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The Death of Rock: The Alphabetical Archive

T, U & V

Musicians are listed individually. Search by the artist's last name. Artists commonly referred to by a stage or street name (such as "The Big Bopper," Freddie Mercury, and Jam Master Jay) are listed under those names. Musicians who performed under a single name (like Aaliyah, Nico, and Selena) will be found under those single names. There are a few instances where two or more members of the same band perished in a single incident; you will find those artists listed under the group's name. (Examples are Banda Fugaz, The Bar-Kays, Chase, Passion Fruit, and The Reba McEntire Band.) One notable exception to this rule is Lynyrd Skynyrd. Members of Skynyrd are listed individually; although three perished in the 1977 plane crash, others have since died in unrelated incidents. (The three who died in the crash are grouped as "Lynyrd Skynyrd" on the Causes of Death and Chronology pages.)

Feel free to scroll, or click the letter you wish to view and skip ahead.


Some entries have special notations prior to their names. They represent induction into one of the following Halls of Fame:
* denotes induction into the Rock & Roll Hall of Fame.
# indicates induction into the Country Music Hall of Fame.
^ symbolizes induction into the Blues Hall of Fame.


Vinnie Taylor
(Christopher Hempstead Donald), heroin overdose in 1974; he was 25. Taylor was the lead guitarist for the nostalgic "Greaser" band, Sha Na Na. (Fellow member, David "Chico" Ryan, would die of undisclosed causes in 1998.) "Good Night, Sweetheart"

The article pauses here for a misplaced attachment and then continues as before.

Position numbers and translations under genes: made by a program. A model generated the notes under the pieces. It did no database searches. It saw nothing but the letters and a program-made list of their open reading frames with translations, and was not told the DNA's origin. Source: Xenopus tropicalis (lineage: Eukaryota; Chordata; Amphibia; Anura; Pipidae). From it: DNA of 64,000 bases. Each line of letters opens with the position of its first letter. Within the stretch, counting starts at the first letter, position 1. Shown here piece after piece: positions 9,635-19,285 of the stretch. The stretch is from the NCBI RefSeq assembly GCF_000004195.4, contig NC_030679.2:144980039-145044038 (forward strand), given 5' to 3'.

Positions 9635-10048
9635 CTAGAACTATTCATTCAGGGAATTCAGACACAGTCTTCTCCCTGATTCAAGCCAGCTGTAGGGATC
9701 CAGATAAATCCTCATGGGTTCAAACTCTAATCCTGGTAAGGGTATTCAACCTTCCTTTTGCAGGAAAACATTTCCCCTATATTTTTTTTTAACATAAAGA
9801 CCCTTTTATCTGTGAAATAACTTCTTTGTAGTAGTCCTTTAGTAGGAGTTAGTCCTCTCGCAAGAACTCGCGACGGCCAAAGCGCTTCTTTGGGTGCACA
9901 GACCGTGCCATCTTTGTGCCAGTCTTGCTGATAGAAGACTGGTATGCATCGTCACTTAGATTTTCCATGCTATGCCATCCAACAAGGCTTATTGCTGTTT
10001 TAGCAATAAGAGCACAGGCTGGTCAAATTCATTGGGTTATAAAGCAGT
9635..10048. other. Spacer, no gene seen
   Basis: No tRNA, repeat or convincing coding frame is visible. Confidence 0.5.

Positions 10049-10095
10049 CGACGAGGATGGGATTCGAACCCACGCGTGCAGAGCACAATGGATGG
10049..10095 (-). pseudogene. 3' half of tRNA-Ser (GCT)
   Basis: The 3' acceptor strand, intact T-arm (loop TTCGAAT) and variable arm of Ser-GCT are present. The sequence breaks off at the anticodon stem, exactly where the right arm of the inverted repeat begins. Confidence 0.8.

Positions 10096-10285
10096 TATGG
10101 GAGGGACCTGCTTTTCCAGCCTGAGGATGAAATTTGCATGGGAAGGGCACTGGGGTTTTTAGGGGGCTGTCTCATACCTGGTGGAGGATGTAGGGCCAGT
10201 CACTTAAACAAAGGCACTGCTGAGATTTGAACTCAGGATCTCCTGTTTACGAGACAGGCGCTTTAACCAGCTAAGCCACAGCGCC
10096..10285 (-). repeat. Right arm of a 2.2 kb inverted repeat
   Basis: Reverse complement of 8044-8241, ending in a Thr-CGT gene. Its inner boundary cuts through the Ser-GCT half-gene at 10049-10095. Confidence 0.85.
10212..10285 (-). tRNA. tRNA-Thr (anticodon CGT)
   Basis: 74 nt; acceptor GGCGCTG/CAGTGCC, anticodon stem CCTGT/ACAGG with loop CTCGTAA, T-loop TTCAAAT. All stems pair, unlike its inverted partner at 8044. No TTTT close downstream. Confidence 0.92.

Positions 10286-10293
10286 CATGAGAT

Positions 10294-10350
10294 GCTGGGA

Tammi Terrell

Tammi Terrell

Tammi Terrell
brain tumor (1970); she was 24. Terrell gained notoriety as Marvin Gaye's (see 1984) singing partner on several Motown hits. "Ain't No Mountain High Enough," "Ain't Nothing Like the Real Thing," "Your Precious Love"

Joe Tex
(Joseph Arrington Jr.), heart attack in 1982. He was 49. "I Gotcha," "Skinny Legs and All," "Hold On To What You've Got," "The Love You Save (May Be Your Own)"

Gary Thain
heroin overdose in 1975; he was 27. Thain was the bassist for Uriah Heep. During his final tour, Thain was electrocuted, blacked out, and suffered serious burns. He also (supposedly) contracted an untreatable STD. He was found dead in the bath by his girlfriend. (Heep vocalist, David Byron, would succumb to excessive alcohol consumption in 1985.) "Easy Livin'," "Sweet Lorraine," "Stealin'"

Jason Matthew Thirsk
self-inflicted gunshot wound (1996). Thirsk was the bassist and co-founder of California punk band, Pennywise. He struggled for years with various "addictions;"in 1996 he shot himself. He was 28. "Peaceful Day," "Same Old Story," "Living for Today"

Hughie Thomasson
(Hugh Edward Thomasson), heart attack in 2007 at age 55. Thomasson formed The Outlaws but quit to be a guitarist with Lynyrd Skynyrd from the mid-1990s until 2005, when he re-formed The Outlaws. (Visit the Archive's Lynyrd Skynyrd Tribute.) The Outlaws: "There Goes Another Love Song," "(Ghost) Riders in the Sky," "Green Grass and High Tides"

Tony Thompson
renal-cell cancer, 2003; he was 48. Thompson debuted as the drummer for Chic, evolving into an in-demand session drummer, backing many popular ‘70s and ‘80s artists, including Diana Ross, Sister Sledge, Rod Stewart, Debbie Harry, Mick Jagger, and David Bowie. In 1985, he accompanied the surviving members of Led Zeppelin on stage at Live Aid and formed Power Station ("Some Like It Hot") with Robert Palmer (also 2003) and John and Andy Taylor of Duran Duran. Their self-titled album, produced by fellow Chic member, Bernard Edawards (see 1996), was certified platinum. With Chic: "Dance, Dance, Dance (Yowsah, Yowsah, Yowsah)," "Le Freak," "Good Times".